Getting to know the weather, tides and sunrise times is important. Being near the ocean can be very dangerous, and you must always be aware of the movement of the waves as well as know whether the tide is coming in or going out. The hour before high tide is often the most unreliable. Errant waves can show up without warning, lifting you and your equipment from a spot that was well clear of water only seconds before. Getting to know your location can also make a big difference to your shoot. You can scope out the location beforehand with online maps and programs such as The Photographer’s Ephemeris (TPE), which help you set your bearings with sun positions and times as well as how to best approach the spot you're planning to shoot.
"We wouldn't have made the trip if there had been no chance of clouds in the sky. They can make or break a dawn shoot."
Canon 5D Mark II . Canon 16-35mm f/2.8L . 1/2ss . f/16 . ISO50
This was my first visit to Dicky Beach, and luckily everything fell into place, including the clouds. We wouldn't have made the trip if there had been no chance of clouds in the sky. They can make or break a dawn shoot. Having clouds adds drama to a scene and having dark stormy clouds is even better!My friend and I left Brisbane at around 2:00 a.m. so that we would arrive at the site in time to catch the sunrise. We usually try to be there at least 45 minutes before the sun crests the horizon since there can be some very beautiful predawn light.The wreck looks good at all levels of the tide, but on this particular morning we chose to shoot the site on a rising tide because the water movement through the staves added a good deal of interest. However, this can be dangerous, and much care must be taken because it's easy to forget that you can be swept away if you're not paying attention. The beach slopes quite a bit, and so the water gathers a lot of speed. We arrived around 4:45 a.m. and made our way down to the beach. Luckily the walk from the parking lot is short and quite safe, with only a sand path to be negotiated. As it was a weekday, we were the only people around. Weekends you usually have to fight for space! Since the wreck is not very large, we were able to move around it without too much trouble, taking shots as the water raced in and out. The waves were retreating quite a long way sometimes, and so I'd move in close, but then a huge roller would turn up and I'd have to retreat.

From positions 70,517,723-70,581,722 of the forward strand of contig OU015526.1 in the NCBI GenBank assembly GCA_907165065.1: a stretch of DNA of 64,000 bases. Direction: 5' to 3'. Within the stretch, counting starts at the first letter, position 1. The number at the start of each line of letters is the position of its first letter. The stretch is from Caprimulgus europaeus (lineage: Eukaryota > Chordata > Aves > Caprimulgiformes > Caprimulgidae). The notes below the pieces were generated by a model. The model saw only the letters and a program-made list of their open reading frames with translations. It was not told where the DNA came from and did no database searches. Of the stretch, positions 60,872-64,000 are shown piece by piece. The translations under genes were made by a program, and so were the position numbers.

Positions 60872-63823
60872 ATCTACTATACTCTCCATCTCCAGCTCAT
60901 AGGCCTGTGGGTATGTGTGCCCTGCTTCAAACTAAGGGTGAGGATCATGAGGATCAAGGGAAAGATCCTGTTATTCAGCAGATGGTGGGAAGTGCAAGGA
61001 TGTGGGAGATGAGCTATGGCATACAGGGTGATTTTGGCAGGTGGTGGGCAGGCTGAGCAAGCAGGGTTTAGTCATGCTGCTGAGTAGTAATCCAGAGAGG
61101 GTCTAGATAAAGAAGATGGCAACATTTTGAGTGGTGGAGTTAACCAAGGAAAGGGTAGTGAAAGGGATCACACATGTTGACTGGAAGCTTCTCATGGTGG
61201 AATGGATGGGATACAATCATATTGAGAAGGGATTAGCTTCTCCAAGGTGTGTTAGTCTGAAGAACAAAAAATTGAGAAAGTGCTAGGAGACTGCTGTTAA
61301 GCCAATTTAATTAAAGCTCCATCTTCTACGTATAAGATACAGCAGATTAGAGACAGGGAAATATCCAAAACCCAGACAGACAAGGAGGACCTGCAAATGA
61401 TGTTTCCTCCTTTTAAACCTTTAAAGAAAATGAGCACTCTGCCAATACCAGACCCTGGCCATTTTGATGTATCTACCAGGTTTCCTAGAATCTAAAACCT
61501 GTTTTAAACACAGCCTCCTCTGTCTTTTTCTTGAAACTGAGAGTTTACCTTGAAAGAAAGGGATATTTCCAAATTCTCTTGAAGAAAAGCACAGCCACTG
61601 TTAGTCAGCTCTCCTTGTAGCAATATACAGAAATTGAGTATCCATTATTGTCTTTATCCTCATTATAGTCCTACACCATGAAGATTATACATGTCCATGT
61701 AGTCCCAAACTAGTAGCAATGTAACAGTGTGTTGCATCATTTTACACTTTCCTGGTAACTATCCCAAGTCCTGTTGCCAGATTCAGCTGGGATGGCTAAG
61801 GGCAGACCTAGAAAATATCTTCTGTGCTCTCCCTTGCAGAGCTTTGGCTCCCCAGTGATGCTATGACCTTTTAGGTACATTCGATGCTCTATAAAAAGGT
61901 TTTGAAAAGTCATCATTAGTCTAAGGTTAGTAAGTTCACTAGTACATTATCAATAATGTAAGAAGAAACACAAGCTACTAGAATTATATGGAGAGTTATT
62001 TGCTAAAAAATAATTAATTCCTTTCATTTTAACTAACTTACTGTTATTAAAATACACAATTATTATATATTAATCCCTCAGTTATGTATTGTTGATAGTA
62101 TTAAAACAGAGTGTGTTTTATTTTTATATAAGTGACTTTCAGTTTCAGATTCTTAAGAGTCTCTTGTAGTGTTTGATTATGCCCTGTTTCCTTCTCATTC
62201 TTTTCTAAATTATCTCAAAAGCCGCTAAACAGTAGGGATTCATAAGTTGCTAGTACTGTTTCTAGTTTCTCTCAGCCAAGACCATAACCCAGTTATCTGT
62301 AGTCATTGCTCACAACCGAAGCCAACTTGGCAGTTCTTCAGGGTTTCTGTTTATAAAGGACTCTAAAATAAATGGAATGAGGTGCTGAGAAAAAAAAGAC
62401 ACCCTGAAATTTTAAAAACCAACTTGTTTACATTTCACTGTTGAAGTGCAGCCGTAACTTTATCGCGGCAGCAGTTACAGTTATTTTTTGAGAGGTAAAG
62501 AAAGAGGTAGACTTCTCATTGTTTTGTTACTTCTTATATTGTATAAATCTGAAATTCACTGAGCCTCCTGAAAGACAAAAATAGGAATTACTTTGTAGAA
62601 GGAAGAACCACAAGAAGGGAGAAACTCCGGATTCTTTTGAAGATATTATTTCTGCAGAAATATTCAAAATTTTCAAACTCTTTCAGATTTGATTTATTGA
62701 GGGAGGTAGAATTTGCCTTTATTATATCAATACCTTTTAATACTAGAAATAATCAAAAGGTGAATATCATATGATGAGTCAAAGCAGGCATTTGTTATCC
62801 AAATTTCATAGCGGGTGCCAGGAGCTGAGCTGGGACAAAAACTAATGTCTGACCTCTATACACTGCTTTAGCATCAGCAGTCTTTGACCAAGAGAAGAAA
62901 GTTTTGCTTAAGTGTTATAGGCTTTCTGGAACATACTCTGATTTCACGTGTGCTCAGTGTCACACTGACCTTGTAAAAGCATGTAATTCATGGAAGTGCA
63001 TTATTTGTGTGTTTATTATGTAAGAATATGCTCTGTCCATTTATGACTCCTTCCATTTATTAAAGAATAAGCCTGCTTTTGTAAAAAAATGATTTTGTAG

"Getting wet is all part of the job. Keeping the camera dry is the hardest part!"
Being aware of how deep the water can get is very important when shooting at the beach. The weather here is very mild, and so I was only wearing shorts and a light shirt. Getting wet is all part of the job. Keeping the camera dry is the hardest part! Because it's on a tripod, the whole thing can be lifted off the sand when the waves get too high.I moved over to this side of the wreck just after the sun rose, and suddenly I saw the shadows reaching out through the center of the wreck. Setting the tripod into the sand and trying to avoid all the waves, I aimed the lens toward the light, all the time trying to avoid lens flare. Using Lee filters usually exacerbates this, and stacking them makes them even more susceptible. I stacked two Lee neutral density graduated filters, 0.6 and 0.9, with the camera mounted on my tripod in the water. It was shot in RAW format.
"The waves kept on coming, so the tripod was slipping in the moving water and soft sand. Many of the images were not sharp enough to use."
As I was shooting in Aperture Priority (AV) mode, the aperture determined the shutter speed, and I ended up on f/16 in an attempt to slow down the shutter to give me a little motion blur. The waves kept on coming, so the tripod was slipping in the moving water and soft sand. Many of the images were not sharp enough to use. After the sun moved up into the clouds, the shadows disappeared, so I moved back up the beach to try and stay away from the waves.